CHAPTER TEN – How Do You Start with Why?
“Sunshine, go to TED.com and pull up the transcript of Simon Sinik’s talk, ‘How Great Leaders Inspire Action.'”
“His famous TED-X talk in Puget Sound?”
“That’s the one.”
“I love that guy.”
“Me, too,” smiled the old man. And then he looked at the younger man and said, “You run a business. You believe in your company. You believe you deliver a better experience than your competitors.”
The younger man nodded his agreement.
“Is your confidence based on your intentions, your goals, your values and your personal commitment to your customer’s happiness?”
The younger man looked mildly confused, but didn’t answer. The old man continued, “We judge ourselves by our intentions, but customers judge us by our actions. Judging yourself by your intentions isn’t a danger among friends, because a friend knows your heart. But it’s a very real danger in business. What happens when a prospective customer makes contact with your company? Do they meet your best employee on that employee’s best day? Of course not. They meet an average employee on an average day. Or worse, they meet a below-average employee on a below-average day. And then you are confused by those negative reviews.”
The younger man looked puzzled, then concerned.
The old man continued. “Sad, isn’t it? Your intentions and motivations and personal commitments never quite made it to the party.”
“I don’t know what to say, Poobah.”
The old man smiled, “Wouldn’t it be great if your employees were consistently delivering the experience you believe in?”
The younger man leaned forward. “Tell me how to make that happen.”
“Look at the transcript of that TED talk.”
“You’re not going to tell me to ‘Start with Why,’ are you?”
“No, I’m going to tell you how to actually do what Simon is talking about.”
“I tried to ‘start with why,’ Poobah, but it quickly became fuzzy and generic.”
“The key is to take what’s in your heart – your highest and brightest and best intentions – and bury those intentions and motivations deep in the hearts of your employees. Frances Frei, that most beloved of Harvard Business School professors, says, ‘You can’t change a person’s performance until you first change their beliefs.’ And my friend Don Kuhl agrees with that. Listen closely to what Simon Sinik says, ‘People don’t buy what you do, they buy why you do it. And what you do simply proves what you believe. In fact, people will do things that they believe.'”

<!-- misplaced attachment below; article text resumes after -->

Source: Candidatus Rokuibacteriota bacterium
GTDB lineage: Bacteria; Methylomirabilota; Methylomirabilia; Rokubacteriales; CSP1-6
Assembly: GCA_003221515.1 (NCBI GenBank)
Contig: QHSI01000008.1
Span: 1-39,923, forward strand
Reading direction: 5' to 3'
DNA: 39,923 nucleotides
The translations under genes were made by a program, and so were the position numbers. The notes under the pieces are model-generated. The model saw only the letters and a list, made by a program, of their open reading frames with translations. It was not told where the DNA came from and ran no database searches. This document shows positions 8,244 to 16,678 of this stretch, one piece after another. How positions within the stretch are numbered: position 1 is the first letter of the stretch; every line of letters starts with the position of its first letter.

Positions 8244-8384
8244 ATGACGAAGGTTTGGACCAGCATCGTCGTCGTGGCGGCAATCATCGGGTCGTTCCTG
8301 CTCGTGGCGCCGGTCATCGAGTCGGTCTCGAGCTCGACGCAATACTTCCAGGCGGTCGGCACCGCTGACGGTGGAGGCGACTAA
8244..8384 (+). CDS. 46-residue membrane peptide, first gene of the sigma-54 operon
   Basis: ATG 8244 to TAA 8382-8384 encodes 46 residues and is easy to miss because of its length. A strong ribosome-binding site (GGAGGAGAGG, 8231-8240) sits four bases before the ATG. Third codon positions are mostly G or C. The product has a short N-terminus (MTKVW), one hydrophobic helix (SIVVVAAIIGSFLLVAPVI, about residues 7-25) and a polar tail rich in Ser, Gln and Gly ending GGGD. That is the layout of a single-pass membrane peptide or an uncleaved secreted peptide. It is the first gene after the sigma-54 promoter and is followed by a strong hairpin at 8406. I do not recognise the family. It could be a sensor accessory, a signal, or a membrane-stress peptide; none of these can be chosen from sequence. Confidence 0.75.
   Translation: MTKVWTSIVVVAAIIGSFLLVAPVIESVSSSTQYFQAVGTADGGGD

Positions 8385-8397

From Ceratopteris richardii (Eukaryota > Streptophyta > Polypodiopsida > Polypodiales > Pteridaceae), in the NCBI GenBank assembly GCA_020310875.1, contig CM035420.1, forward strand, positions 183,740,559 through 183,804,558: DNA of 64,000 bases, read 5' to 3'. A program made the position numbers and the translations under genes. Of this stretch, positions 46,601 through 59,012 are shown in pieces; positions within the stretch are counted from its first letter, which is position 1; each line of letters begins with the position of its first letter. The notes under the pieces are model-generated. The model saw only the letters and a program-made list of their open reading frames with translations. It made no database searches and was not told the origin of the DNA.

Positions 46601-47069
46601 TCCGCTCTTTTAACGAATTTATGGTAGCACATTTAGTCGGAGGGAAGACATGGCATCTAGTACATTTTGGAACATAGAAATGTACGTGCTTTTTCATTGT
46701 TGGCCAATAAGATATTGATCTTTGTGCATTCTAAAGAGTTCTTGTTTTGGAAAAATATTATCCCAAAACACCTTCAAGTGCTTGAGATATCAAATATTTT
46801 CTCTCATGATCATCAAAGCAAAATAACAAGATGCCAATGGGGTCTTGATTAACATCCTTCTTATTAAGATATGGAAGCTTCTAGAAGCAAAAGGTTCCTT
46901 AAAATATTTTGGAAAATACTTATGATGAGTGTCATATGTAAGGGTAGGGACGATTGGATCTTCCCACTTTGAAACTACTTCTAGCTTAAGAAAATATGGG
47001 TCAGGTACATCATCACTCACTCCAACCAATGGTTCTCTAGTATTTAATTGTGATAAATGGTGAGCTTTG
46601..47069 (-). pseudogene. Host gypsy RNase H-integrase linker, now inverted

“I remember Simon Sinik saying that,” the younger man said, “but I focused on the word Why. Are you suggesting I should have focused on the word, Believe?”
“You and everyone else,” the old man said. “Now a look at that transcription. Count how many times Simon Sinik says Believe right after he talks about Why.”
After a moment the younger man said, “Here’s one. At the 4-minute mark, Sinik says, ‘Here’s how Apple actually communicates. ‘Everything we do, we believe in challenging the status quo. We believe in thinking differently.’ And at 5 and 1/2 minutes, he says, “People don’t buy what you do; they buy why you do it. The goal is not to do business with everybody who needs what you have. The goal is to do business with people who believe what you believe.’ Why have I never seen this before, Poobah?”
A moment later, “At 7 and 1/2 minutes, he says, ‘The goal is not just to sell to people who need what you have; the goal is to sell to people who believe what you believe. The goal is not just to hire people who need a job; it’s to hire people who believe what you believe. I always say that, you know, if you hire people just because they can do a job, they’ll work for your money, but if they believe what you believe, they’ll work for you with blood and sweat and tears…’ Wow. Here’s another one, just before the 11-minute mark, ‘People don’t buy what you do; they buy why you do it. If you talk about what you believe, you will attract those who believe what you believe.”
The younger man looked up from his laptop. “Okay, Poobah. I’m convinced.”
“Now look just beyond the 15-minute mark, where he starts talking about Martin Luther King.”
“Here it is. Speaking of Dr. King, he says, ‘He went around and told people what he believed. I believe, I believe, I believe, he told people. And people who believed what he believed took his cause, and they made it their own, and they told people.”
“Sunshine,” the old man said, “You’ll find your corporate ‘Why’ when you write 10 true sentences that each start with ‘We believe…’ Do you remember Dewey Jenkins?”
“The air conditioning guy in Charlotte?”
“Goettl is another air conditioning company that’s loved like that.”
“Arizona and Nevada.”
“This is what Ken Goodrich says about his company, Goettl.